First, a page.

Posts Tagged ‘culture’

A Cultural Blunder (of a unique sort)

December 3, 2008

Well we were warned as Fellows that cultural blunders would happen, and I’m sure there will be more to come … Mine involved my first late night at the 1298 Dial for Ambulance office In Mumbai. This time of year it gets dark around 6pm and not many lights were on in the office. Now you must understand that since I have been in India very helpful staff, office boys, shop keepers, drivers etc. have been doing most everything for me, so I recall thinking that I am more than capable of turning on a few extra lights for myself. I get up and walk over to the incredibly complex lighting system that exists in India. For those of you who have not been here each light has its own individual switch and they are usually not marked – creating a myriad of options – my office has 24 switches alone on one main wall. This is to conserve energy I’m sure, which is a good thing, but makes it complicated to simply switch on a light. So I turn a whole row on, just like that – ah the power of not feeling helpless! – and immediately all the office computers go dark and the hum of activity stops. Hmmm this is not good, everyone turns to look at the fool who turned on all the lights at once at the expense of the PCs. Worse yet we have our ambulance call center on-site 24/7 – yikes! Lucky for us there was no emergency call during the 2 mins or so that it took to get power back up and running. We have excellent IT support here thank goodness.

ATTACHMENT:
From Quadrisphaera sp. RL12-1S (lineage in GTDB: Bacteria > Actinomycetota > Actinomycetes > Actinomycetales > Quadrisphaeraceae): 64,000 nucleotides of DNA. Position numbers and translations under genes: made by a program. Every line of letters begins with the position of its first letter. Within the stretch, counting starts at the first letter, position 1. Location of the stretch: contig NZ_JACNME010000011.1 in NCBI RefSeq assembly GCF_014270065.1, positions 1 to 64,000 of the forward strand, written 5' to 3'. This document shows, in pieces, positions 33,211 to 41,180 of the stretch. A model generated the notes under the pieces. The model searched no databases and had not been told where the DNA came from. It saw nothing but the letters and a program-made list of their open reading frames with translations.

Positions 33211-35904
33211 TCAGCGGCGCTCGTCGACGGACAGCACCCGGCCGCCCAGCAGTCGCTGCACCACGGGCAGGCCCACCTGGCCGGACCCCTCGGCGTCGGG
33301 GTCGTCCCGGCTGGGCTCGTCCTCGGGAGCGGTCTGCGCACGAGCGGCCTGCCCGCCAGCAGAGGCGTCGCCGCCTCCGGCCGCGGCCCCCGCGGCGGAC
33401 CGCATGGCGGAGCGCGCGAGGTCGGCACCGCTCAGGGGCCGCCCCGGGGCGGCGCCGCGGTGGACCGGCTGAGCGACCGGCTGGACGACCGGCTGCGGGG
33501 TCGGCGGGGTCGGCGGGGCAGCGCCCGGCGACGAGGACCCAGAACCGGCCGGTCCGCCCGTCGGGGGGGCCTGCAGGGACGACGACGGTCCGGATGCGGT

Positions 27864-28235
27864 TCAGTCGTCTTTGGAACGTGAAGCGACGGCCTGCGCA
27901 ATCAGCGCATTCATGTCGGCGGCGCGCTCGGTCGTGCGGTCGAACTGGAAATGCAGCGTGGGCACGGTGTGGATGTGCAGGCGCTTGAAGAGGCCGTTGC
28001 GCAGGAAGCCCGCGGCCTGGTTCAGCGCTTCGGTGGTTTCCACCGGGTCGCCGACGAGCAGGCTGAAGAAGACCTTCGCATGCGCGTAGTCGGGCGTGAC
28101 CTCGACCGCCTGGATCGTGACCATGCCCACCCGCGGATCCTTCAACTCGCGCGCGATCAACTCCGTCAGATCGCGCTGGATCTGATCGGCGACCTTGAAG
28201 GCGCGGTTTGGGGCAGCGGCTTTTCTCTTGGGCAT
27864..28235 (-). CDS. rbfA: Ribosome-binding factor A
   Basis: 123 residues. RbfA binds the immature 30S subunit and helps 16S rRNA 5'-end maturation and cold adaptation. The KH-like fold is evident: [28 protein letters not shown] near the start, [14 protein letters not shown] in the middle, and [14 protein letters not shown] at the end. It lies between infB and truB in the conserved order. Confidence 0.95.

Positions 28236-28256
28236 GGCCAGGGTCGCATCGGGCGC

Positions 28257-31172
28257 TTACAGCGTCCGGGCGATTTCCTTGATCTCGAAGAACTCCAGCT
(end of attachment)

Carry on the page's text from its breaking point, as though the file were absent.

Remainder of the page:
I did learn my lesson however, the simple one is that you can have good lighting or functioning PCs – but not necessarily both in India. And the more important one is that while in Mumbai I need to learn to be patient, to take things one step at a time and to understand consequences before forging ahead. Easier said than done, I think.

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Lost without translation

January 6, 2008

When I read Seth Godin’s “All marketers are liars” one attribute of good storytelling is authenticity.

The stories need to be real so as to appeal to the consumers and yet am grappling with this issue myself.

Am working in a community in Pakistan where the national language is Urdu,which means in all my field visits I have an interpreter with me who is my third ear.I sort of get confused at times because I will laugh at a joke only after everyone has laughed and my colleague will then interpret it for me.She also gets caught up in it all since she took up english a few years ago;sometimes not finding the correct english words or just shrugging it off as not important for me to know.

I then think that the authenticity of the story is lost in between;the culture gets eroded and the real meaning gets distorted as I retell their story. This is maybe the reason that in as much as most of the muslims do not understand Arabic;they still pray in Arabic to maintain the original message.

A culture of togetherness

December 18, 2007

Everything in India, it seems, is done together.  If there is a question of directions from one rickshaw in traffic to another, nearby motorcyclists will chime in.  If there is a square peg that needs to go into a round hole, everyone in the room will work together to try and make it fit.

The other night I was out at dinner with some new friends, talking to a young Indian woman who had lived and studied in New York.  She decided last year that the U.S. was not for her and she wanted to move back to Hyderabad to be with her family.  Being the highly independent person I am, I asked what it was like, being back under her parents’ roof.  She replied, “It’s not so much about my individual happiness as it is about us all managing to get along.”